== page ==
Virginia Democratic gubernatorial hopeful Terry McAuliffe has touted his business expertise as a qualification for office despite criticisms that he has opened plants outside of the Old Dominion and relied on cronyism to fuel his success in the private sector.
Speaking at a Saturday gathering of Arlington County, Va., Democrats, McAuliffe recounted a long business career, starting at age 14 when he wheeled buckets of tar around Syracuse, N.Y., filling potholes.
McAuliffe told the crowd he would put in place policies to spur employment. "We want our five children to stay in Virginia," which requires a strong job market, he said.
"Other states are moving ahead of us in manufacturing and other things. We’ve got to bring that business here," McAuliffe added.
McAuliffe opted against bringing jobs to Virginia in his capacity as chairman of electric and hybrid vehicle manufacturer GreenTech Automotive. GreenTech has two manufacturing facilities in Mississippi, where the company has received state subsidies, and one in China.
"I have to go where, obviously, they're going to put incentives," McAuliffe insisted.
"That he would go to the best deal speaks volumes about where his heart is at," Jeannemarie Davis, a former state senator and current Republican candidate for lieutenant governor, told Watchdog's Virginia Bureau.
McAuliffe’s Republican opponent in the gubernatorial race, state Attorney General Ken Cuccinelli, leveled similar criticisms, pledging to "creat[e] jobs in the Commonwealth, not Mississippi."
But critics say McAuliffe’s extensive political connections—he is a former chairman of the Democratic National Committee, a legendary political fundraiser, and a long-time ally of some of the nation’s most prominent political figures—suggest that GreenTech’s business model is based not on the quality of its products but the quality of McAuliffe’s Rolodex.
"The McAuliffe-Cuccinelli race might be the clearest contrast we've seen of a corporatist Democrat running against a free-market populist," said Tim Carney, director of the Culture of Competition Project at the American Enterprise Institute.
GreenTech has received political support from former U.S. president Bill Clinton, two sitting U.S. governors, the brother of a sitting secretary of state, and other prominent public officials in McAuliffe’s political circle.
McAuliffe ignored a Washington Free Beacon reporter when asked about the company’s political clout at Saturday’s event. His campaign did not respond to a request for comment.
GreenTech activated McAuliffe’s network of high-profile political allies to secure funding through a Department of Homeland Security program that provides U.S. visas to foreign investors.
The DHS program, known as EB-5, offers visas to foreigners who provide at least $1 million in capital and create at least 10 jobs for American businesses.
The investment threshold is reduced to $500,000 for projects in rural areas or areas of high unemployment. GreenTech’s new Tunica County, Miss., plant is in one of these "targeted employment areas."
Its McLean, Va., headquarters is not.
The EB-5 program has come under fire for alleged graft. According to Ann Lee of the left wing group Demos, "the program is so rife with fraud and corruption that it could actually … deter investment."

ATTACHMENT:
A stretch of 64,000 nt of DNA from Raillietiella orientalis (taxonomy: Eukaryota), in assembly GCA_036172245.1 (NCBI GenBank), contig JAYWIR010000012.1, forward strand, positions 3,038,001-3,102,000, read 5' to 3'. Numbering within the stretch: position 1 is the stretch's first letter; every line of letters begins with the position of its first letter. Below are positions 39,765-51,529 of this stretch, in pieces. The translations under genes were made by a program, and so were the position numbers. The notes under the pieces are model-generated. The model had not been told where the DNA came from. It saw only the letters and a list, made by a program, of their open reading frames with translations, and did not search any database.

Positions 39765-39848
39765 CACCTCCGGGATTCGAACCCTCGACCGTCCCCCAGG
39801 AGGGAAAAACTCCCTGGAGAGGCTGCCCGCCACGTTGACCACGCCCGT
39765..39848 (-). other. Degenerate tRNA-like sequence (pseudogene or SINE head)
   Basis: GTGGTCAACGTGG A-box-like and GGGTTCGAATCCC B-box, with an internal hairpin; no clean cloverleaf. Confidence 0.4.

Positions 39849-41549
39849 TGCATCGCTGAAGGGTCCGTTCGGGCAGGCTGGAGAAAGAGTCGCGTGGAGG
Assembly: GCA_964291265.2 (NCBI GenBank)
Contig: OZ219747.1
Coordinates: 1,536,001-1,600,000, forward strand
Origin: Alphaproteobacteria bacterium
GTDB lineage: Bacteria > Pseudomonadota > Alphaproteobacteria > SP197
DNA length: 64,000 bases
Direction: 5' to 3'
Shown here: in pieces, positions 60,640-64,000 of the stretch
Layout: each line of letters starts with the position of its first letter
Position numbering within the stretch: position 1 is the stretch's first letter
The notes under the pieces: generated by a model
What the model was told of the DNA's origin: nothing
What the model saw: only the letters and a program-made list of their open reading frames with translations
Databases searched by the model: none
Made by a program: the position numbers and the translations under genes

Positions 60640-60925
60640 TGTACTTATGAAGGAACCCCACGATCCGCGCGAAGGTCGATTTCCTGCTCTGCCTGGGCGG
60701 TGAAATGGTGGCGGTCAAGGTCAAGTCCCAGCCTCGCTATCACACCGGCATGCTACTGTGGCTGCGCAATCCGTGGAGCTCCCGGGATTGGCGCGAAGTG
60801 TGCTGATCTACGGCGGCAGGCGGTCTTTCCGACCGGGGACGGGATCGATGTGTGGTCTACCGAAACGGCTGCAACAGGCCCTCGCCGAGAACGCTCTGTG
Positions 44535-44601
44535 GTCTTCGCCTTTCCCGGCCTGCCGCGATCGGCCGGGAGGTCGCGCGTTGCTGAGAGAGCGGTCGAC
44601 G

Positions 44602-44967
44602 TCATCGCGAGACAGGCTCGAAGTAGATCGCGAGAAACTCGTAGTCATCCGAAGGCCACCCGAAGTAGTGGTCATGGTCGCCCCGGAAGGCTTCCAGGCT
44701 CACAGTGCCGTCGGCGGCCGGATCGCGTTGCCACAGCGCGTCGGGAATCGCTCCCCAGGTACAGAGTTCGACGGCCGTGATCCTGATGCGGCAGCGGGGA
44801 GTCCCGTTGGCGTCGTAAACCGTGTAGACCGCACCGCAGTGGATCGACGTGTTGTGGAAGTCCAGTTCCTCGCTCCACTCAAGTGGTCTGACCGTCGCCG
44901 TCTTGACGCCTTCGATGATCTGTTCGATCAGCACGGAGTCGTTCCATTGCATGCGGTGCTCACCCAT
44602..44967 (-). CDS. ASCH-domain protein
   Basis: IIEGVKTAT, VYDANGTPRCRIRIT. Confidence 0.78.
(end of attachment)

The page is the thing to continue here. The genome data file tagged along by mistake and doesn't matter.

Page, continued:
Regional centers administer the EB-5 program. State or local governments or private corporations can run the centers. Private regional centers generally take a commission of all EB-5 investment that they handle.
GreenTech asked the Virginia Economic Development Partnership, a state agency, to back its plan to be Virginia’s first regional center and enlisted the help of then-Virginia governor Tim Kaine, a Democrat and McAuliffe ally. Kaine "strongly supported the creation of the regional center," according to internal VEDP emails.
GreenTech was not after processing fees alone, however. As Virginia’s first EB-5 regional center, the company would administer the quasi-public body in charge of the visa program it was using to attract its own foreign investors.
The VEDP said the ethical conflict was unacceptable. "We believe that having the principals of the regional center be the same as the principals of the company benefitting from the investment creates a conflict of interest," wrote Jeffrey Anderson, executive director of the VEDP.
Jefferson also expressed concerns about GreenTech’s financing plan. "We have grave doubts about the business model presented to us," he wrote. "We are concerned that the financing plan does not fit the rules for the EB-5 Program."
The agency rejected GreenTech’s regional center bid; the company moved forward with an EB-5-funded manufacturing facility in Tunica County, Miss.
Rather than try to establish itself as its own regional center in Mississippi, GreenTech partnered with Gulf Coast Management Funds, an EB-5-focused investment firm run by Anthony Rodham, brother of then-Secretary of State Hillary Clinton.
GreenTech referred questions to a spokesperson who was out of the country and could not be reached. Gulf Coast did not return requests for comment.
Gulf Coast’s board includes former Louisiana Governor Kathleen Blanco (D), former Internal Revenue Service commissioner Margaret Richardson under Clinton, and Randy Wright, a former Norfolk, Va., city councilman and McAuliffe supporter.
Barbour, who is personal friends with McAuliffe, also looked to secure state subsidies for the company. The MDA would eventually loan GreenTech $3 million for its Tunica County plant.
Officials with the MDA did not respond to requests for comment and suggested the Free Beacon file a public records request to obtain information on its support for GreenTech.
The company is reportedly working to secure more than $8 million in state and local support by the end of 2014, but that support is contingent on it gathering $60 million in private investment by the end of that year, making EB-5 investment particularly important for the company.